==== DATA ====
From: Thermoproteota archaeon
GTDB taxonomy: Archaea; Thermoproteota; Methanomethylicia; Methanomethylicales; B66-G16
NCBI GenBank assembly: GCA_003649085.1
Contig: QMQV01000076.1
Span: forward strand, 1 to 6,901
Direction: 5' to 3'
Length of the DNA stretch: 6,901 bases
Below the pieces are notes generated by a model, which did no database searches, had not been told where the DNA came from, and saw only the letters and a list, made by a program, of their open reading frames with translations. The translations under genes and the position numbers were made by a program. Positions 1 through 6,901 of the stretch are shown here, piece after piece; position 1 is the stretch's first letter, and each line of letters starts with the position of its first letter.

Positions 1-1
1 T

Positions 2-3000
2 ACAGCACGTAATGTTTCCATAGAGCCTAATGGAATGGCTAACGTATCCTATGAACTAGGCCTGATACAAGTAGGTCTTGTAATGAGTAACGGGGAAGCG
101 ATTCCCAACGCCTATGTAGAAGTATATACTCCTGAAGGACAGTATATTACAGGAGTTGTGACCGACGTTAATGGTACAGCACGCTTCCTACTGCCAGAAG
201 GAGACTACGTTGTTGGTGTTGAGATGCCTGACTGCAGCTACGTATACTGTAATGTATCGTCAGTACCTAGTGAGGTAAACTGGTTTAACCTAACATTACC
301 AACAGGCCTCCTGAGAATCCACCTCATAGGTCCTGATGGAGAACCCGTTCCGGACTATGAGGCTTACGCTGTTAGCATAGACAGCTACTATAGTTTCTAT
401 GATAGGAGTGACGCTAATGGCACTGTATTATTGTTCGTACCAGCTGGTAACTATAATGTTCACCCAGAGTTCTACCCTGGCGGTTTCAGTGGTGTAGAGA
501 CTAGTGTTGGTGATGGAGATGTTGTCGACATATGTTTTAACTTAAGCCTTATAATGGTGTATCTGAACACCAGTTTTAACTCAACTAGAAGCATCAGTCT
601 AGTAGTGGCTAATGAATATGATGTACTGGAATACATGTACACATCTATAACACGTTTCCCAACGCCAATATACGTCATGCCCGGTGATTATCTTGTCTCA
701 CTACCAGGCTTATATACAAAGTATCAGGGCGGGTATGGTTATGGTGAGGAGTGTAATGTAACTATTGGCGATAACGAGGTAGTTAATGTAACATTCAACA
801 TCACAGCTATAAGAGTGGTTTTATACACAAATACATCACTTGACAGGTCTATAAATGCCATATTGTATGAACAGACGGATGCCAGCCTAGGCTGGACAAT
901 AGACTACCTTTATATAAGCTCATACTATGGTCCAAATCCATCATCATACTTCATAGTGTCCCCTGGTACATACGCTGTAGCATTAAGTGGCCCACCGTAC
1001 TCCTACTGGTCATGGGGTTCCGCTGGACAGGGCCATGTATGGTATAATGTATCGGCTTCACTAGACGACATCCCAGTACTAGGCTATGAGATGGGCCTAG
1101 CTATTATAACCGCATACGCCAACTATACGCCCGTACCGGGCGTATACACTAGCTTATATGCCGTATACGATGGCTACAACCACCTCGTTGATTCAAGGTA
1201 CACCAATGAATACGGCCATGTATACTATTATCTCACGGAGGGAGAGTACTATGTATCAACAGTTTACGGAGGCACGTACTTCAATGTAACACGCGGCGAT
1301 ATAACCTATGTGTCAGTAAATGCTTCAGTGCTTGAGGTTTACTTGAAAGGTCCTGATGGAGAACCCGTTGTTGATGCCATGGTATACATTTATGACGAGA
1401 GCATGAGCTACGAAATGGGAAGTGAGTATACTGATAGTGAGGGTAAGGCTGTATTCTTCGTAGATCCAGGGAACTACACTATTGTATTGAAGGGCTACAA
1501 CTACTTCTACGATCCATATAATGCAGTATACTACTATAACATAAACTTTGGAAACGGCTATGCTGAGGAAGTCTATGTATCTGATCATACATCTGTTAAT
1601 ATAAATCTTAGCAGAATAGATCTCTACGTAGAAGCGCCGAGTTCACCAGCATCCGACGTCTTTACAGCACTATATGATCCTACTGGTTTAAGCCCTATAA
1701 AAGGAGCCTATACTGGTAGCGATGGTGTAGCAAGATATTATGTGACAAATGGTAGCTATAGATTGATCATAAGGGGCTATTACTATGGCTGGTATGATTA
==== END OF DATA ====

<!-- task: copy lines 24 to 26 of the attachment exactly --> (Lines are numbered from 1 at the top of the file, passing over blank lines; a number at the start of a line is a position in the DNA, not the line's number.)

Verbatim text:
1201 CACCAATGAATACGGCCATGTATACTATTATCTCACGGAGGGAGAGTACTATGTATCAACAGTTTACGGAGGCACGTACTTCAATGTAACACGCGGCGAT
1301 ATAACCTATGTGTCAGTAAATGCTTCAGTGCTTGAGGTTTACTTGAAAGGTCCTGATGGAGAACCCGTTGTTGATGCCATGGTATACATTTATGACGAGA
1401 GCATGAGCTACGAAATGGGAAGTGAGTATACTGATAGTGAGGGTAAGGCTGTATTCTTCGTAGATCCAGGGAACTACACTATTGTATTGAAGGGCTACAA